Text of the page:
Can you be a Christian and support LGBT-rights at the same time?
American Atheists’ Dave Muscato says no:
People who claim to be Bible-believing Christians and also claim to support marriage equality are hypocrites. Fortunately, the realization of this — and the inability to reconcile their belief that marriage equality is moral with what Christianity teaches about the morality of gay relationships — has led many to abandon Christianity. I hope it leads more to do the same.
Is it possible to be a Christian and support the right for gay Christians to engage in sexual relations if they so desire?
Not if a person identifies as a Bible-believing Christian.
Being a Bible-believing Christian (or Jew or Muslim or other group that follows the Old Testament) requires a lot of rationalization. Some of the most creative people I know are Christians. They have to be, because the Bible prohibits all sorts of things Christians will defend as moral.
I hope that is not their intention, but I’m a firm believer that perception overwhelms intention. As a queer Humanist and former evangelical Christian, I felt more isolated and discarded by American Atheists’s statement than I’ve ever been by any Christians. For American Atheists to condemn my Christian family and friends as not only bad Christians but also bad allies — simply for the purpose of suggesting that atheists are the only true supporters of LGBTQ people — reads as both bad PR and a callous attempt at appropriation. Atheists are not, and never have been, alone at the forefront of the LGBTQ rights movement — and it’s inaccurate, hurtful, and unfair to insinuate that they ought to be.
It’s probably not surprising to readers that I take Dave’s side on this. It’s not that Christians can’t be LGBT-rights supporters — I know plenty who are — but it requires completely rationalizing away or ignoring parts of the Bible that explicitly condemn homosexuality.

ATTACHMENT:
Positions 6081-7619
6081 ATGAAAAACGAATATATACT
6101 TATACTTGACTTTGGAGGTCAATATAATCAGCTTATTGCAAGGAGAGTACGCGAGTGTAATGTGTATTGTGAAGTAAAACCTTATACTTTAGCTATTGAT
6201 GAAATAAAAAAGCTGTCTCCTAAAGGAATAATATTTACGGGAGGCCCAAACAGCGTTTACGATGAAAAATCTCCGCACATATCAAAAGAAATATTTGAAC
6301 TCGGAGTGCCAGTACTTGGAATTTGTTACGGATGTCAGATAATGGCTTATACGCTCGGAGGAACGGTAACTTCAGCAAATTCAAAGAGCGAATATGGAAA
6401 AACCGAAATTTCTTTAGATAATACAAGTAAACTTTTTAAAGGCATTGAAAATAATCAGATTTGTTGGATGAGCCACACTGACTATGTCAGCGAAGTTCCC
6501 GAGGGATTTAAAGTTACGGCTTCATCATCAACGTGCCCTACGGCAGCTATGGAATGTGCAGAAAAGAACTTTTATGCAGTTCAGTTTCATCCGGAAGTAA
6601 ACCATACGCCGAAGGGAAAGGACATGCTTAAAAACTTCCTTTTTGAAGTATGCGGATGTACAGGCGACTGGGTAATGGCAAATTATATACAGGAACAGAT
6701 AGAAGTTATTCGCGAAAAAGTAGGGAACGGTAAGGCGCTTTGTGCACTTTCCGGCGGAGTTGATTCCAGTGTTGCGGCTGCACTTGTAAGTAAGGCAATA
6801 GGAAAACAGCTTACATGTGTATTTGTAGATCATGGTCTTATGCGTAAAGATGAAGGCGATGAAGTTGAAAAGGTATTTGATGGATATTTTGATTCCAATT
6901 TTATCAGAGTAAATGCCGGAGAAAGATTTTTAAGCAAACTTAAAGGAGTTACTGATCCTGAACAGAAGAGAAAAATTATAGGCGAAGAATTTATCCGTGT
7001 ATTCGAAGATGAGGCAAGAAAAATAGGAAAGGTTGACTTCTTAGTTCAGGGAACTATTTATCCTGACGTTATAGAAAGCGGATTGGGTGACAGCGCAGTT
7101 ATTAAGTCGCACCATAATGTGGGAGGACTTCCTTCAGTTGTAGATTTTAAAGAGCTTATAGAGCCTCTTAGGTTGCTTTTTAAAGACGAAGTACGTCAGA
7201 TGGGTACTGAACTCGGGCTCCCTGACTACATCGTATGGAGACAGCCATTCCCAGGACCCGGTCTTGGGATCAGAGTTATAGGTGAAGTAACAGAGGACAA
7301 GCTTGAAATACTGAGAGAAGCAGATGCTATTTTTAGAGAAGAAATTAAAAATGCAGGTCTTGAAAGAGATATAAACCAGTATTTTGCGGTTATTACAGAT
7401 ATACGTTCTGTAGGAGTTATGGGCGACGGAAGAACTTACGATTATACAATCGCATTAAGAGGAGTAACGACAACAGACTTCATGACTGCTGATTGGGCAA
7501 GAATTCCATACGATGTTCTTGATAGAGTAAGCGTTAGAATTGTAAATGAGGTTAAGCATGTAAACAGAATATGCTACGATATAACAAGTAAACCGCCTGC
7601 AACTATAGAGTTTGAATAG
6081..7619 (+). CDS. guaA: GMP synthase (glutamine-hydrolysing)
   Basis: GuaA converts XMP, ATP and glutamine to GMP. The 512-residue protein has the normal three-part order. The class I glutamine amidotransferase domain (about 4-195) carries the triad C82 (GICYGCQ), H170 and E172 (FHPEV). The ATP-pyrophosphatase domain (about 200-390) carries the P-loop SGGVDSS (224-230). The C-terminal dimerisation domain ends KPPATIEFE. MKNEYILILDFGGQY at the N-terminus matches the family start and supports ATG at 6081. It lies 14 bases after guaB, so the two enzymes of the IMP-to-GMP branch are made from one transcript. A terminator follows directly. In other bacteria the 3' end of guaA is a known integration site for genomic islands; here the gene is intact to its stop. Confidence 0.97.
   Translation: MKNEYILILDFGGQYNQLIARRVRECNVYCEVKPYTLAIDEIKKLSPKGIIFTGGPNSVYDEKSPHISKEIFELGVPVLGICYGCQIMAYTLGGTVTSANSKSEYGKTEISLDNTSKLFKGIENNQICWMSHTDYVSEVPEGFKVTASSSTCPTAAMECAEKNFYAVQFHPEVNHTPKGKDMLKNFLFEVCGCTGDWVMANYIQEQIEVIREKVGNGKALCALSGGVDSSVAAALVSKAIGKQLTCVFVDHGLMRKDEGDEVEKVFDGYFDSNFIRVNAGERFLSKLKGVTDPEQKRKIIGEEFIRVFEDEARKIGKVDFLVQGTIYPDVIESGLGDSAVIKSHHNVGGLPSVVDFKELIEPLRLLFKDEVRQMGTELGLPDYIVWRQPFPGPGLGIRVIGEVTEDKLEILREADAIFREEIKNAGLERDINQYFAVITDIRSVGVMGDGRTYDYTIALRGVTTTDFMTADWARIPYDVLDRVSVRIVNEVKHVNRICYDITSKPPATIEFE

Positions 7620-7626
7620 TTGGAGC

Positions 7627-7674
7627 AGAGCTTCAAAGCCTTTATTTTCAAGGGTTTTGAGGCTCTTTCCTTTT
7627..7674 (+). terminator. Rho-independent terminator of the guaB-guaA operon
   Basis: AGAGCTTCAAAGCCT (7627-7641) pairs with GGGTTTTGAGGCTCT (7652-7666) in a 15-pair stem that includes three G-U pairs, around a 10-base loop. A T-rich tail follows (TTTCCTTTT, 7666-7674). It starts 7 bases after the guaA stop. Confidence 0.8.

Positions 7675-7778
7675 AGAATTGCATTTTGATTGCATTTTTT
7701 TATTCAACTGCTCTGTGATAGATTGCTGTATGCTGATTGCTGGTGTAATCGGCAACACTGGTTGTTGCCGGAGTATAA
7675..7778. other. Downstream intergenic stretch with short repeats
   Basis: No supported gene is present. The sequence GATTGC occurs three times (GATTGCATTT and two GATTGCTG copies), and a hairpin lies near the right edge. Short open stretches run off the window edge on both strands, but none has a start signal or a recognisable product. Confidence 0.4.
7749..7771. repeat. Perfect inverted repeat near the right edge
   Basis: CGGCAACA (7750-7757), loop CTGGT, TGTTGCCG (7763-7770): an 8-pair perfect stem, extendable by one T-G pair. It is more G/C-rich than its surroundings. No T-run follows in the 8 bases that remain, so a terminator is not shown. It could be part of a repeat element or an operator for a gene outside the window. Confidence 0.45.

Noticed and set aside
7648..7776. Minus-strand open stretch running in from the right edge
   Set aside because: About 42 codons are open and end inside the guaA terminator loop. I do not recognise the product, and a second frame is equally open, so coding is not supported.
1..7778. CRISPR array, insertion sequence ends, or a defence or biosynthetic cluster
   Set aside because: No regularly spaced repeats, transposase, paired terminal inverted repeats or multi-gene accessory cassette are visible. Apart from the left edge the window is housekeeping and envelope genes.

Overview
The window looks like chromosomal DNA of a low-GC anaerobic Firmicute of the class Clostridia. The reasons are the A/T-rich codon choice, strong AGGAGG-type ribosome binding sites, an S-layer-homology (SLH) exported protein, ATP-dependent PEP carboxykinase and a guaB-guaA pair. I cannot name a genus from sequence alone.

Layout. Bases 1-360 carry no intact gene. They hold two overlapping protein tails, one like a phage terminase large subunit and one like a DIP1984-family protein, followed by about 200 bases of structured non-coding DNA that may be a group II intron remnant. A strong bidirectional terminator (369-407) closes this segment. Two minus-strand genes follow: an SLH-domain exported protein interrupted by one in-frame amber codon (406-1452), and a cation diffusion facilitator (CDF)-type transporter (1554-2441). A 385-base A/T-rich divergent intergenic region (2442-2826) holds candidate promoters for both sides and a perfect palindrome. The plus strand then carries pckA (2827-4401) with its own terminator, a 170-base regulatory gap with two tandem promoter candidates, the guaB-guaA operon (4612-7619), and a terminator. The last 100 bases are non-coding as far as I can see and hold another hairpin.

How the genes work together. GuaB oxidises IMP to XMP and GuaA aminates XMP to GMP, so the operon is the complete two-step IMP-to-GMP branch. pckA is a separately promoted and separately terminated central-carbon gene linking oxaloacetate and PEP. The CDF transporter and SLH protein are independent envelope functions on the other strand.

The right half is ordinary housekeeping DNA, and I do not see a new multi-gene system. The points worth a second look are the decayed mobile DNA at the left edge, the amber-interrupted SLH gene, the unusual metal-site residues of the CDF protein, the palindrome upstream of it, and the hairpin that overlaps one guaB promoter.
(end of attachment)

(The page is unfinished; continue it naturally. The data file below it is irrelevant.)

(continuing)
What Dave doesn’t allow for is the idea that there are many different flavors of Christianity and not all of them require a literal interpretation of the Bible. I’m not saying it’s perfectly rational, but it’s possible to believe Jesus came back from the dead, Creationism is foolish, and that gay people deserve equal rights.
Ken Ham may never become a gay rights advocate. We won’t see evangelicals admit to their bigotry anytime soon. But plenty of progressive Christians not only support gay rights, they’re as upset and angry with conservative Christians as the rest of us.
There may be a separate conversation to be had about how “truly” Christian the progressives are, but when it comes to issues like this one, my primary concern is that they’re on the side of social justice. If they say they support same-sex marriage (to begin with), great. Let’s work together on those issues. The theological debates can come later.
***Update***: I didn’t mean to ignore or dismiss the very real existence of gay and lesbian Christians, so my apologies. We’ve had a number of posts here about LGBT groups at Christian colleges — clearly, the members and allies of those groups see no conflict between their sexual orientation and faith.
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